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Volume 15, issue 14
Atmos. Chem. Phys., 15, 7859–7875, 2015
https://doi.org/10.5194/acp-15-7859-2015
© Author(s) 2015. This work is distributed under
the Creative Commons Attribution 3.0 License.

Special issue: Oxidant Production over Antarctic Land and its Export...

Atmos. Chem. Phys., 15, 7859–7875, 2015
https://doi.org/10.5194/acp-15-7859-2015
© Author(s) 2015. This work is distributed under
the Creative Commons Attribution 3.0 License.

Research article 17 Jul 2015

Research article | 17 Jul 2015

Atmospheric nitrogen oxides (NO and NO2) at Dome C, East Antarctica, during the OPALE campaign

M. M. Frey1, H. K. Roscoe1, A. Kukui2,3, J. Savarino4,5, J. L. France6, M. D. King7, M. Legrand4,5, and S. Preunkert4,5 M. M. Frey et al.
  • 1British Antarctic Survey, Natural Environment Research Council, Cambridge, UK
  • 2Laboratoire Atmosphère, Milieux et Observations Spatiales (LATMOS), UMR8190, CNRS-Université de Versailles Saint Quentin, Université Pierre et Marie Curie, Paris, France
  • 3Laboratoire de Physique et Chimie de l'Environnement et de l'Éspace (LPC2E), UMR6115 CNRS-Université d'Orléans, 45071 Orléans CEDEX 2, France
  • 4Université Grenoble Alpes, Laboratoire de Glaciologie et Géophysique de l'Environnement (LGGE), 38000 Grenoble, France
  • 5CNRS, Laboratoire de Glaciologie et Géophysique de l'Environnement (LGGE), 38000 Grenoble, France
  • 6School of Environmental Sciences, University of East Anglia, Norwich, NR4 7TJ, UK
  • 7Department of Earth Sciences, Royal Holloway University of London, Egham, Surrey, TW20 0EX, UK

Abstract. Mixing ratios of the atmospheric nitrogen oxides NO and NO2 were measured as part of the OPALE (Oxidant Production in Antarctic Lands & Export) campaign at Dome C, East Antarctica (75.1° S, 123.3° E, 3233 m), during December 2011 to January 2012. Profiles of NOx mixing ratios of the lower 100 m of the atmosphere confirm that, in contrast to the South Pole, air chemistry at Dome C is strongly influenced by large diurnal cycles in solar irradiance and a sudden collapse of the atmospheric boundary layer in the early evening. Depth profiles of mixing ratios in firn air suggest that the upper snowpack at Dome C holds a significant reservoir of photolytically produced NO2 and is a sink of gas-phase ozone (O3). First-time observations of bromine oxide (BrO) at Dome C show that mixing ratios of BrO near the ground are low, certainly less than 5 pptv, with higher levels in the free troposphere. Assuming steady state, observed mixing ratios of BrO and RO2 radicals are too low to explain the large NO2 : NO ratios found in ambient air, possibly indicating the existence of an unknown process contributing to the atmospheric chemistry of reactive nitrogen above the Antarctic Plateau. During 2011–2012, NOx mixing ratios and flux were larger than in 2009–2010, consistent with also larger surface O3 mixing ratios resulting from increased net O3 production. Large NOx mixing ratios at Dome C arise from a combination of continuous sunlight, shallow mixing height and significant NOx emissions by surface snow (FNOx). During 23 December 2011–12 January 2012, median FNOx was twice that during the same period in 2009–2010 due to significantly larger atmospheric turbulence and a slightly stronger snowpack source. A tripling of FNOx in December 2011 was largely due to changes in snowpack source strength caused primarily by changes in NO3 concentrations in the snow skin layer, and only to a secondary order by decrease of total column O3 and associated increase in NO3 photolysis rates. A source of uncertainty in model estimates of FNOx is the quantum yield of NO3 photolysis in natural snow, which may change over time as the snow ages.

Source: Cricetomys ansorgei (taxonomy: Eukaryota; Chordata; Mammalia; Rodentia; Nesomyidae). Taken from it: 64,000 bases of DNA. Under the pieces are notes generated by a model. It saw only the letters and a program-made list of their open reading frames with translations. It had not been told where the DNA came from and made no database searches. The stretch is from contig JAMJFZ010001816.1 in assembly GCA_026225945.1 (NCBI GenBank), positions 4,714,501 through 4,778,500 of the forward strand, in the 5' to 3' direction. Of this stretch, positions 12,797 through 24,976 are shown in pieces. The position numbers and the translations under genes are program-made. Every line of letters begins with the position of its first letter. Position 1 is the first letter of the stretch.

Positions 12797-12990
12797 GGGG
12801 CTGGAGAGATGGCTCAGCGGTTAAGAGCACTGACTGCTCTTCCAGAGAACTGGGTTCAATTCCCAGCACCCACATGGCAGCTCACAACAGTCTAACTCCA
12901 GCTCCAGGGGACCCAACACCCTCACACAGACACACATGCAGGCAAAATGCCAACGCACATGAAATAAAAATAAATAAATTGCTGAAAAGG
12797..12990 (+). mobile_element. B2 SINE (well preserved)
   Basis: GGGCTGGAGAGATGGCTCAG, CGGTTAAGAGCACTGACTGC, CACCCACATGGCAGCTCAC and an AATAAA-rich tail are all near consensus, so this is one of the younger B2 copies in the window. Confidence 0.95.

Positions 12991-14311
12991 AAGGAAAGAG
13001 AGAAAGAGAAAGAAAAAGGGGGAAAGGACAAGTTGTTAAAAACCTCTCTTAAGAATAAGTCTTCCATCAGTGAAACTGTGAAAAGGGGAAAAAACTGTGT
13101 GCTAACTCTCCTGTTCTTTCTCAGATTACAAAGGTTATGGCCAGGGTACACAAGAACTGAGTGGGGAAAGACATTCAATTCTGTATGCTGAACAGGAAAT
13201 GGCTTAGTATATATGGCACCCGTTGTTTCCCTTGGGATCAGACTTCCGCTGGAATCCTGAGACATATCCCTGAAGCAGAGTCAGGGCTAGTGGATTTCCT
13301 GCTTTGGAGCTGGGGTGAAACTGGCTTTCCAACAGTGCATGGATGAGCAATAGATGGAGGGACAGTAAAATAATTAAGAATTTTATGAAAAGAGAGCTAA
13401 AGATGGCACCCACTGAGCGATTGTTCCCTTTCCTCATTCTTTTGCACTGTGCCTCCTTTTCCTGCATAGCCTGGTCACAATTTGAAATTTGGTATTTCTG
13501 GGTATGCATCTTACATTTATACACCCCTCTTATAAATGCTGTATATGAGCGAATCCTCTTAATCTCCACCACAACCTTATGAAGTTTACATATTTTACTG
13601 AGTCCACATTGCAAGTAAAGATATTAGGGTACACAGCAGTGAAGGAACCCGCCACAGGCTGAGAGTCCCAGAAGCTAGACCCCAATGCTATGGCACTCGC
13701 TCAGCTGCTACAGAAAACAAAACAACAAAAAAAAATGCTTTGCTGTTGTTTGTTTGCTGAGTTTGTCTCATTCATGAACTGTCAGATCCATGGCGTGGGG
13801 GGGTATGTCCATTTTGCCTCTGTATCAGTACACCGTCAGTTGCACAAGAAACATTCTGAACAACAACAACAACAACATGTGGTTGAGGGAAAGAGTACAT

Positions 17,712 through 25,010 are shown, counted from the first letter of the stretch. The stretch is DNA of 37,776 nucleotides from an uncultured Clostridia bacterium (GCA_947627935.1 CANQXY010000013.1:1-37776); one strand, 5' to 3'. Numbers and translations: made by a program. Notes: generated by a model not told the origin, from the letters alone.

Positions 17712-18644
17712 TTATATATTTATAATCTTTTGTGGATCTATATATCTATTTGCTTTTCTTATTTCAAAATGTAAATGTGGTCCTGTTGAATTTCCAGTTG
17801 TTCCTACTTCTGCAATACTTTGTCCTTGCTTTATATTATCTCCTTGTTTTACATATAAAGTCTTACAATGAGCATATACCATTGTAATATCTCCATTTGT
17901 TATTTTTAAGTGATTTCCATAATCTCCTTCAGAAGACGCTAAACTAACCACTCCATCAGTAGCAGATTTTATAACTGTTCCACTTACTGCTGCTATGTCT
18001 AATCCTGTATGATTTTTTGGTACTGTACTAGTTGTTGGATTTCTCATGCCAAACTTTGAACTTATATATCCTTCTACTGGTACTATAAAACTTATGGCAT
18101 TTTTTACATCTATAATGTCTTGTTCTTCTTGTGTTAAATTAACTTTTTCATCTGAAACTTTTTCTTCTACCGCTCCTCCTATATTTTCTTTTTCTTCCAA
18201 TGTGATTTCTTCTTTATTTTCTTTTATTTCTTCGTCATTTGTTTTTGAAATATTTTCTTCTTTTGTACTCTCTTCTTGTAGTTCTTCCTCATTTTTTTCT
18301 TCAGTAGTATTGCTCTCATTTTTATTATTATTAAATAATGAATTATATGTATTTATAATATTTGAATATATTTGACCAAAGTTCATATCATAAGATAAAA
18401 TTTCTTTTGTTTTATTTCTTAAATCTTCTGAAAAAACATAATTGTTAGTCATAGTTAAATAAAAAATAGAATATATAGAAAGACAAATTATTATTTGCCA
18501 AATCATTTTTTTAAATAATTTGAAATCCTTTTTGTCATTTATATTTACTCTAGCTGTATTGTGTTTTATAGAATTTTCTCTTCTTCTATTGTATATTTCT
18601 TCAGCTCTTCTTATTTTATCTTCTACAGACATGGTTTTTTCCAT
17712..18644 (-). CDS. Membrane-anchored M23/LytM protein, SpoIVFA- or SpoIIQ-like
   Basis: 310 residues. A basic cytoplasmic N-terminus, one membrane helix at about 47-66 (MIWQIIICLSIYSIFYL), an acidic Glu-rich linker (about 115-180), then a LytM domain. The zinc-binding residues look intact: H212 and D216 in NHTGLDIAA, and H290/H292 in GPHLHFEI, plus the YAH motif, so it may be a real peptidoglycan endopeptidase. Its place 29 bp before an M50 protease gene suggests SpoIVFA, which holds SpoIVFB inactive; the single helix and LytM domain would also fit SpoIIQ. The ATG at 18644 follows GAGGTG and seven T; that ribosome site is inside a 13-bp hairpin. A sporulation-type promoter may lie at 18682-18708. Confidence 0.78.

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Surprisingly large concentrations and flux of atmospheric nitrogen oxides were measured at Dome C, East Antarctica. It was found that the surface snow holds a significant reservoir of photochemically produced NOx and is a sink of gas-phase ozone. Main drivers of NOx snow emissions were large snow nitrate concentrations, with contributions of increased UV from decreases in stratospheric ozone. Observed halogen and hydroxyl radical concentrations were too low to explain large NO2:NO ratios.
Surprisingly large concentrations and flux of atmospheric nitrogen oxides were measured at Dome...
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